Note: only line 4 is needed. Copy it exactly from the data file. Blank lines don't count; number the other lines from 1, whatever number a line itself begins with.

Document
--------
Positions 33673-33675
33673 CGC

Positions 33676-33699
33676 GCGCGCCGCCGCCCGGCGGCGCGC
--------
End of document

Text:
33676 GCGCGCCGCCGCCCGGCGGCGCGC